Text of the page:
Jack Fultz

Jack Fultz, center, talks with Charles Chattin, left, and Paul Boyles Friday during a reception at the Ashland Elks Club. Fultz, a former Olive Hill High School basketball coach and longtime educator is the honoree for the 33rd annual Ashland Elks Sports Day.

A champion not only on the basketball court as a player and a coach, but also as a champion in life to many, former Olive Hill coach/player Jack Fultz was honored as the 33rd Annual Ashland Elks Sports Day Honoree Saturday.

Fultz, who had a fierce rivalry with the Ashland Tomcats over his tenure had his career honored by many of the same people who were at odds with the fiery coach/player in his years as a member of the Olive Hill Comets. But, Fultz said that despite the rivalry, his admiration for the Tomcats and the city of Ashland is deeply rooted.

“I have always had a special connection with the city of Ashland and its people,” Fultz said. “When I was younger I used to come to Ashland and spend time with my family. Ashland was always a place I loved, but Olive Hill is and always was home.”

If Olive Hill is home, then Fultz is certainly its patriarch. Fultz set the standard for Carter County basketball and spent an amazing 57 years in the Carter County School System as an educator.

According to former East Carter basketball coach Charlie Baker, Fultz is comparable to another former Kentucky high school basketball coach, John Wooden.

“I always looked at Coach Fultz as the 16th Region’s version of John Wooden,” Baker said. “The way that Wooden approached the game and the way he approached life, was the way that Coach Fultz did. There lives really paralleled each other in so many ways.”

Wooden of course went on from his stint as a high school coach at Northern Kentucky’s Dayton High, to become “The Wizard of Westwood” as the architect of the UCLA Basketball dynasty in the 1960’s and 70’s.

Fultz may have not gone on to the heights of fame as Wooden, but in the Olive Hill community, few men are as respected.

As a player, Fultz was a member of the first region championship team at Olive Hill High in 1944. This team recorded one of the biggest upsets in Kentucky high school basketball history, defeating the No. 1 team in the state in Brooksville. Unfortunately, the Comets fell to Wah Wah Jones and Harlan in the semifinals.

In his coaching career, he amassed 396 victories, including 16th Region championships in 1955, 1956 and 1959, during his 17-year coaching career. But, according to one of his former players Larry James, Fultz taught true life changing lessons.

“Coach was a strict a man as I ever known, but was fair at the same time,” James said. “He could stomp the floor and it seemed like it would shake the whole gym. Discipline was what he instilled in each of us and those are the lessons that carried over to us in life after the games.”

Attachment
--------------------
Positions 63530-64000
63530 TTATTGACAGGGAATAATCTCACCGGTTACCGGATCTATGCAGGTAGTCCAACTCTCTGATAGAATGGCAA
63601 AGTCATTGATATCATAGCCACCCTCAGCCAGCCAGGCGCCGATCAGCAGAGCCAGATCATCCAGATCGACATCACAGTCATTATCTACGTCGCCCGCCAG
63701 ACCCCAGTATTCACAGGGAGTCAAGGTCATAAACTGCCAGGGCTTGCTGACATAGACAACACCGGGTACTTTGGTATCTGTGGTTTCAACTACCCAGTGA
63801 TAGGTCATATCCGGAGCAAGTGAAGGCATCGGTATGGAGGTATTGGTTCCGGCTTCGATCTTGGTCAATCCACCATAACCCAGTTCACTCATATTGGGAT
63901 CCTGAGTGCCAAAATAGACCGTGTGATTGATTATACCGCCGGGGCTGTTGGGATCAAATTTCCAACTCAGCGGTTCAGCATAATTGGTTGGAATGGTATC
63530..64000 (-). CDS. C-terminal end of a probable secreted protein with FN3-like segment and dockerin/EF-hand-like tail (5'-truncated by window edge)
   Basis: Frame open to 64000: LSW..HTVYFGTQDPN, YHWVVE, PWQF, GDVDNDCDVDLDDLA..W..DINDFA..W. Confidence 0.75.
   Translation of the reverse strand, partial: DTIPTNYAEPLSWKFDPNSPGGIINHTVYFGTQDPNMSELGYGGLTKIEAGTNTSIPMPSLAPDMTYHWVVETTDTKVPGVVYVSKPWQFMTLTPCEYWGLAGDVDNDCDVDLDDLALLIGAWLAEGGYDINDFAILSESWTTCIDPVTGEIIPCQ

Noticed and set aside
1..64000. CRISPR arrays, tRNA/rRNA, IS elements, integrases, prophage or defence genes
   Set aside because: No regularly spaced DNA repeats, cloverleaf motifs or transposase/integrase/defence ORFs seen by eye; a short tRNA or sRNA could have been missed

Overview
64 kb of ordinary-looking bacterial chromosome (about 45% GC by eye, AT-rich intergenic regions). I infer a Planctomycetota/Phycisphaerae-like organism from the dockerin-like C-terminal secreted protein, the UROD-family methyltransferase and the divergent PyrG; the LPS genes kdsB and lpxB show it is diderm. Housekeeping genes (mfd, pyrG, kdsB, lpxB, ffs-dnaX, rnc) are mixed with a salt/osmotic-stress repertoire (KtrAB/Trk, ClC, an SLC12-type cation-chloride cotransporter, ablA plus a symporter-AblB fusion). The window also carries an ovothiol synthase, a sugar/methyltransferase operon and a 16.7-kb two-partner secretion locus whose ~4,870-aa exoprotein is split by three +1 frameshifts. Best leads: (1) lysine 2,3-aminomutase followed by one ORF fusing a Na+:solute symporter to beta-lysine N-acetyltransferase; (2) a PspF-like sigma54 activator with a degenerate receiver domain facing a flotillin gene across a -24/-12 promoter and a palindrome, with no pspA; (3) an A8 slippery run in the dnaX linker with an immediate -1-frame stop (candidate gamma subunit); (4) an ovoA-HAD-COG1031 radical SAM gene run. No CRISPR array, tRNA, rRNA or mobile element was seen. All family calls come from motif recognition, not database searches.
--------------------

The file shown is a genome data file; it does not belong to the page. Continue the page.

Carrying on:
As a coach, Fultz was only able to knock off Ashland a few times in his coaching career, but he said that he learned more by losing to those teams than any other game.

“I always had a lot of respect for the teams that beat me,” Fultz said. “It didn’t kill me to lose, but it hurt awfully bad. I always wanted to play the best teams that we could play, that’s why I played Letcher Norton and Clark County, Marvin Meredith’s Russell teams, and, of course Ashland. Losing is something that should hurt, but you should learn from it. That is a lesson I think that everyone needs to learn in life.”

Throughout the night there were many stories shared by guest speakers, including The Independent’s managing editor and former sports editor Mark Maynard.

Maynard, who had covered 23 of the previous 33 events, said that he felt much like one of Fultz’ former players when he was asked to speak at this event.

“I guess when coach asked you to do something, you just have to do it,” Maynard said. “When you look at all the past honorees, Jack is one of the few who has a connection to almost all of them. As a reporter, I knew about much of the area’s sports history from 1970 to today, but Jack has always been there to fill in the gaps, but more than that he always had two or three stories to share.”

Aside from being an educator and a coach, Fultz spent many years as a writer for his father’s newspaper — The Carter County Herald — and poured many hours of research into writing a 794-page book on the history of Olive Hill High School’s athletic programs, called "A Comets Tale." He sold out both the first and second editions of the books’ printings.

At the end of the nights’ ceremonies Ashland Elks Sports Day Committee member George Stout made the announcement that next year’s honoree will be Ashland native and current Major League Baseball Umpire Charlie Reliford.

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